Israel Kills Four Gunmen Affiliated with Islamic State in Clash on Golan Heights
Fears that fighting in Syria could spill over into Israel
In a brief firefight, Israeli forces shot and killed four gunmen from a group affiliated with Islamic State, after the gunmen fired small arms and mortars at them. An Israeli army spokesman said a reconnaissance unit from the Golani infantry brigade, which was patrolling along the cease-fire line on the Golan Heights, came under fire from across the border. The Israeli troops were beyond the fence which marks the border, but still inside Israeli territory.
“Gunmen opened fire and launched mortar shells from Syria at IDF forces in the southern Golan Heights,” the Israeli army (IDF) spokesman said in a statement. “Fire was exchanged between the terrorists and IDF forces. The IDF successfully targeted the terror cell. No injuries were sustained by IDF forces.’”
Military sources said that after the small arms fire on Israeli troops, Israel spotted a vehicle with a heavy machine gun on top and destroyed it with a rocket, killing the four gunmen inside.
“What is new is the involvement of this branch of Islamic State,” Shlomo Brom, an expert on Syria at the Institute for National Security Studies at Tel Aviv University told The Media Line. “There were previous cases of fire from the Syrian side to the Israeli side, but in most cases it was a mistake. The Israeli policy is to reciprocate to keep our deterrent posture. There is concern that if you do not reciprocate, the next attack will be intentional.”
The Israeli army said the gunmen were from the Yarmouk Martyrs Brigade, a group that pledged loyalty to Islamic State in 2014 when they began taking over large swaths of Syria and Iraq. The group, also called the Khaled Abed al-Walid Brigades, has been active in fighting against both the Syrian regime and rebel groups, says Daniel Cohen, the CEO of CYNESS, a company deals with counterterrorism and cyber security.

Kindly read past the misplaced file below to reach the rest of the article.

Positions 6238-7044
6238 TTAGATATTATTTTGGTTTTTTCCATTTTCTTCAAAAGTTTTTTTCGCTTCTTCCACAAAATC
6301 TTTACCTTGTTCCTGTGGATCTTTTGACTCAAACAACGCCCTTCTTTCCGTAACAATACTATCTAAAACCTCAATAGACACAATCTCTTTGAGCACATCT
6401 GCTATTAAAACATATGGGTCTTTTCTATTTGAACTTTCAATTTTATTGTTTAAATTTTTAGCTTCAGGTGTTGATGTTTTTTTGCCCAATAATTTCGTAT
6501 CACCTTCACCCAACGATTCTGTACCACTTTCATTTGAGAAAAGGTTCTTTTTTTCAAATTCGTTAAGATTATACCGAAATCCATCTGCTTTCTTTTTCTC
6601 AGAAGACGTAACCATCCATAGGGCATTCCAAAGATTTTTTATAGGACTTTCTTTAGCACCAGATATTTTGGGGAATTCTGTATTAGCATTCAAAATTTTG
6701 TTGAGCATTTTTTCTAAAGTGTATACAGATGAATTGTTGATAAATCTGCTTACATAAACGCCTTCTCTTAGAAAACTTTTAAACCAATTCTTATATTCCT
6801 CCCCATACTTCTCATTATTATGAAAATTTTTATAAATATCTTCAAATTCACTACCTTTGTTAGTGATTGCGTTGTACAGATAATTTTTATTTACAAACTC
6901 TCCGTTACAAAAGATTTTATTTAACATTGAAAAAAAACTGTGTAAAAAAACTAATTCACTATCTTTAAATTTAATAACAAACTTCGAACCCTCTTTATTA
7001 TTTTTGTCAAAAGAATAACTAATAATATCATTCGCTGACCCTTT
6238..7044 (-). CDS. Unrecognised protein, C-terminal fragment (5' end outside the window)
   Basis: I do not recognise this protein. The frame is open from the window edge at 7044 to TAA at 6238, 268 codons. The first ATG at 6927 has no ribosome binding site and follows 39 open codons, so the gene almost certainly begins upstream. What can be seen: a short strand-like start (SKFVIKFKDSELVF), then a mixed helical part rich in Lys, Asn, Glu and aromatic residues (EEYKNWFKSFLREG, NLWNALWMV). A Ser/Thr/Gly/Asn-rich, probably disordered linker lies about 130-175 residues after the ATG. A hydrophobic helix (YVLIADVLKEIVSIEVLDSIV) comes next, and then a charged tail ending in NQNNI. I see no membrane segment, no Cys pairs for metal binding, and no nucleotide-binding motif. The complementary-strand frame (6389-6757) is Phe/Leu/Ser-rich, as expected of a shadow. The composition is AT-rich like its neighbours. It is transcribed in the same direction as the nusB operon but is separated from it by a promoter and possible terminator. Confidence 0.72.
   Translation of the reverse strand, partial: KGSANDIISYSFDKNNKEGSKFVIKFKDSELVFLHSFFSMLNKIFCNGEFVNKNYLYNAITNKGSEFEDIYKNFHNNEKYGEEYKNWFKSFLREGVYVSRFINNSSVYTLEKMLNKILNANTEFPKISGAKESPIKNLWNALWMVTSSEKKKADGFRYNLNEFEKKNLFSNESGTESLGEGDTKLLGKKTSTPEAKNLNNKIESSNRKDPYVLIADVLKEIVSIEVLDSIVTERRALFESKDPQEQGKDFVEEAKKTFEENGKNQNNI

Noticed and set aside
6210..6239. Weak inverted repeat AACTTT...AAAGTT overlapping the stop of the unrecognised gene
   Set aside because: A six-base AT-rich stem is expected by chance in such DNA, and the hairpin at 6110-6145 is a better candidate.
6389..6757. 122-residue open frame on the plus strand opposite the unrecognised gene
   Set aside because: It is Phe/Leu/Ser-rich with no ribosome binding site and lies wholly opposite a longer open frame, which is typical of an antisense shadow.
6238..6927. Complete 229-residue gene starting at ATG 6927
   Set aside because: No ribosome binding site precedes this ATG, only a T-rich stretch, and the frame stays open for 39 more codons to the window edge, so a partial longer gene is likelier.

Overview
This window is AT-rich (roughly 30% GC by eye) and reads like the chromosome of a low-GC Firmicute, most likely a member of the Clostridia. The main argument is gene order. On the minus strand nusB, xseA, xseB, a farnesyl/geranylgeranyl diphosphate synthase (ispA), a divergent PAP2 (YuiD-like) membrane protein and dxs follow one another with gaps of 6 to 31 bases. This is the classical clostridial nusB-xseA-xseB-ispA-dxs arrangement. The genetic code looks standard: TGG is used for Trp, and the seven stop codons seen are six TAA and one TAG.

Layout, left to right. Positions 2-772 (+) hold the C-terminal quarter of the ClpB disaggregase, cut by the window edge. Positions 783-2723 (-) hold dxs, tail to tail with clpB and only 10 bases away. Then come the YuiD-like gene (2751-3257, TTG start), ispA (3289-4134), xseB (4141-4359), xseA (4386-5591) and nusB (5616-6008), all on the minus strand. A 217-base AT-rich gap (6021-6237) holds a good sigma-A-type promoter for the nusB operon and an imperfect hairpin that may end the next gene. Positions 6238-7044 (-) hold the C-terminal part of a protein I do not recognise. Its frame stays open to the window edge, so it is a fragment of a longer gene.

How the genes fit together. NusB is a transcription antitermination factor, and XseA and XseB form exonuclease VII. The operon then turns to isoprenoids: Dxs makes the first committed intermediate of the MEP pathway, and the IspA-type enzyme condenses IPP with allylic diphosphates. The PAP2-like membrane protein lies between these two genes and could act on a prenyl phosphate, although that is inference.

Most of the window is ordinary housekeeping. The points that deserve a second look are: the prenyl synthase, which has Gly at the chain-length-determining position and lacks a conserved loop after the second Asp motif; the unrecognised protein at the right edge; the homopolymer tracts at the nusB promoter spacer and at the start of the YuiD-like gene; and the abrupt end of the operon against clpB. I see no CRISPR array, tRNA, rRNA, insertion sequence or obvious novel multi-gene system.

“Since they started to be present in the area, most of their fighting was directed at moderates or rebel groups,” Cohen told The Media Line. “This was real shooting, with several kinds of weapons including missiles and guns.”
Until now, he said, when Israeli troops were hit with errant rocket or mortar fire, Israel has sent messages to Syrian President Bashar al-Assad, urging him to calm the situation. Israeli military analysts said that in this case, neither Israel, nor the Brigades, nor rebel groups have an interest in bringing Israel into a protracted conflict.
“There are different parties in Syria engaged in an existential struggle and it’s in the interest of everyone in Syria not to open a second front,” Brom said.
Islamic State has frequently threatened to attack Israel once it controls all of Iraq and Syria. Cohen of CYNESS says that Islamic State is currently on the run in both Iraq and Syria. In Iraq, a US-backed coalition has been working to dislodge Islamic State from their last stronghold in the country, the city of Mosul. It has been slow going so far, although the coalition has made gains on the outskirts of the city.
Israeli officials have been careful not to take sides during the five-year-old civil war in Syria. They have treated hundreds of Syrians wounded in the fighting, most of whom belong to rebel groups. Privately, some Israeli officials have said they prefer to see Bashar al-Assad remain in power, despite proven human rights abuses, as he has kept the Israel-Syrian border calm since the disengagement agreements following the 1973 Yom Kippur War.
Israel acquired the Golan Heights in 1967, and applied Israeli law in 1981, an equivalent move to annexation. Syria says the area is occupied territory and must be returned to Syria. In 2000 Israel and Syria held talks about an Israeli withdrawal from the Golan Heights in exchange for a peace treaty, but the talks ultimately foundered over where exactly the border should run.